same has to be accepted and acted upon and in such a
situation no adverse inference should be drawn from
the fact of non-examination of other witnesses. That
apart, it is also to be seen whether such non-
examination of a witness would carry the matter
further so as to affect the evidence of other
witnesses and if the evidence of a witness is really
not essential to the unfolding of the prosecution
case, it cannot be considered a material witness (see:
State of U.P. v. Iftikhar Khan and others[22]).”

 

25. In the case at hand, non-examination of the material
witnesses is of significance. It is so because PW-11 is
really an interested witness though the High Court has not
agreed with the same. It appears from the material brought
on record that he had an axe to grind against the
appellant. That apart, Chander, who was present from the
beginning, would have been in a position to disclose more
clearly about the genesis of the occurrence. He is the
husband of the deceased and we find no reason why the
prosecution had withheld the said witness. Similarly, the
other three witnesses who are said to be injured witnesses
when available should have come and deposed. Therefore, in
the obtaining factual matrix that their non-examination
gains significance.

 

26. In this regard, another aspect requires to be taken note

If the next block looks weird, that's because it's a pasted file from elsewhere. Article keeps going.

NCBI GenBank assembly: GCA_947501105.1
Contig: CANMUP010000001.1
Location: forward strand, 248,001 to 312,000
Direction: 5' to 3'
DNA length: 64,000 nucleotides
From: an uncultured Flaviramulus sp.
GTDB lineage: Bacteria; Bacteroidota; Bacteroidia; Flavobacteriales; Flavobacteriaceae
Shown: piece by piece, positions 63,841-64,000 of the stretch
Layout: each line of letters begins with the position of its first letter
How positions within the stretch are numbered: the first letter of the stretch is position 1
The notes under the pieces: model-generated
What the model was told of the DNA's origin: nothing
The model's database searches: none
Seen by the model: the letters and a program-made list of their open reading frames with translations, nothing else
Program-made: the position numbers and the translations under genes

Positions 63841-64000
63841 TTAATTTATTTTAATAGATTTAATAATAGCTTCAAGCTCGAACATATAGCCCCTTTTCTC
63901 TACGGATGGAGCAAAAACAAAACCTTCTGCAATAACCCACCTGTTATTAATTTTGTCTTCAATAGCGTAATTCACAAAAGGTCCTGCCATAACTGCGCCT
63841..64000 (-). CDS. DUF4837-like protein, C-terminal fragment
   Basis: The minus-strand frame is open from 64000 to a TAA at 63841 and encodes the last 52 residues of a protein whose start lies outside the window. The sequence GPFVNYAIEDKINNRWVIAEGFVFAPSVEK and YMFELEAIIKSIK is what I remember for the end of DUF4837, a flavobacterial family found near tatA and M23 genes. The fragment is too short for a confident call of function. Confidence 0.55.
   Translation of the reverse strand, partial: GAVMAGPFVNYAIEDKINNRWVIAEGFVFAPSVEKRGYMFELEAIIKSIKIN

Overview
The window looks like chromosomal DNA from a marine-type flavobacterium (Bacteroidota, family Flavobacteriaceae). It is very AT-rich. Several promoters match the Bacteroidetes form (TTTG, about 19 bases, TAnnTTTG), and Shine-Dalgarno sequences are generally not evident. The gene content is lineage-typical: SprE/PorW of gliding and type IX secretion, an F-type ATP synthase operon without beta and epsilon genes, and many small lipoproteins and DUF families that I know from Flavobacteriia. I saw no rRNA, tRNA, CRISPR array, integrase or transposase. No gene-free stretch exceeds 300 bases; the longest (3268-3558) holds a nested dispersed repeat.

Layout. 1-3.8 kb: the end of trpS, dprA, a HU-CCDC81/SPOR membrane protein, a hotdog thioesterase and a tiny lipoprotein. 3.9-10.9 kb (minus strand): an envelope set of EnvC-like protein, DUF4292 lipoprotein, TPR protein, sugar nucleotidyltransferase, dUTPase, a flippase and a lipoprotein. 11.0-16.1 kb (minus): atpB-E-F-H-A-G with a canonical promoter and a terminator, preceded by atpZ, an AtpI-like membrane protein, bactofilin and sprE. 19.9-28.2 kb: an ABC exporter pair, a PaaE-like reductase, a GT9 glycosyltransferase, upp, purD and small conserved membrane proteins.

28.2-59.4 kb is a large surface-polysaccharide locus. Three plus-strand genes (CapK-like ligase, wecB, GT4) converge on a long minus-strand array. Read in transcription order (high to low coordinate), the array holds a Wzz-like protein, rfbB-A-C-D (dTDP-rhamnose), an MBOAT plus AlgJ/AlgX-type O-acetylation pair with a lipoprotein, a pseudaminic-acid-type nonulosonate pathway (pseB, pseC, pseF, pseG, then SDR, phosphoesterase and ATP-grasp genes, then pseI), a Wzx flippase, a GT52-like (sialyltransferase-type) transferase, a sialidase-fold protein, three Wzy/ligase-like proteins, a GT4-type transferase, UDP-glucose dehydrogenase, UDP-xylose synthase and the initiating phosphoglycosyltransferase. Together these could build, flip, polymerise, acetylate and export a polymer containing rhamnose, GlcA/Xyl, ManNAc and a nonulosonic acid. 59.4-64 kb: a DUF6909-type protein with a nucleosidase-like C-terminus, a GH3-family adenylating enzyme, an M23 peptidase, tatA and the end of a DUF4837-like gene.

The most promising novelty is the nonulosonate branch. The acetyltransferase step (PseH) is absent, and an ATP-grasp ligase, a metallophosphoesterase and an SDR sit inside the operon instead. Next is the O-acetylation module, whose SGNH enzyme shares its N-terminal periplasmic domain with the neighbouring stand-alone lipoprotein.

of. The case of the prosecution was that Mohinder Singh
had snatched away the gun and fired at Mithan Singh and
Bimla. The learned trial Judge disbelieving the
prosecution version had acquitted him. The High Court has
given him benefit of doubt. We are of the considered
opinion that regard being had to the totality of evidence,
both oral and documentary, there was no reason to extend
the said benefit of doubt to the appellant. The High Court
has fallen into error on that score.

 

27. In view of the aforesaid analysis, the appeal is allowed,
the judgment passed by the High Court is set aside and that
of the learned trial Judge is restored. As the appellant
is on bail, he be discharged of the bail bonds.

 
……………………………….J.
[K.S. Radhakrishnan]

 
……………………………….J.
[Dipak Misra]
New Delhi;
October 24, 2013.

 

———————–
[1]

 

[2] AIR 1934 PC 227
[3]

 

[4] (2002) 9 SCC 408
[5]

 

[6] 2012 (10) SCALE 378
[7]

 

[8] (2011) 11 SCC 140
[9]

 

[10] (1975) 4 SCC 497
[11]

 

[12] (2003) 11 SCC 219
[13]

 

[14] (2009) 11 SCC 334
[15]

 

[16] AIR 2004 SC 2329
[17]

 

[18] AIR 1957 SC 216
[19]

 

[20] (1970) 2 SCC 450
[21]

 

[22] (1978) 4 SCC 371
[23]

 

[24] (1988) 2 SCC 557
[25]

 

[26] 1995 Supp (1) SCC 248
[27]

 

[28] (2002) 4 SCC 85
[29]

 

[30] (2007) 3 SCC 755
[31]

 

[32] (2008) 3 SCC 795
[33]

 

[34] (2013) 5 SCC 705
[35]

 

[36] (2011) 8 SCC 65
[37]

 

[38] (2001) 6 SCC 71
[39]

 

[40] (2001) 6 SCC 145
[41]

 

[42] JT 2013 (11) SCALE 394
[43]

 

[44] (1973) 1 SCC 512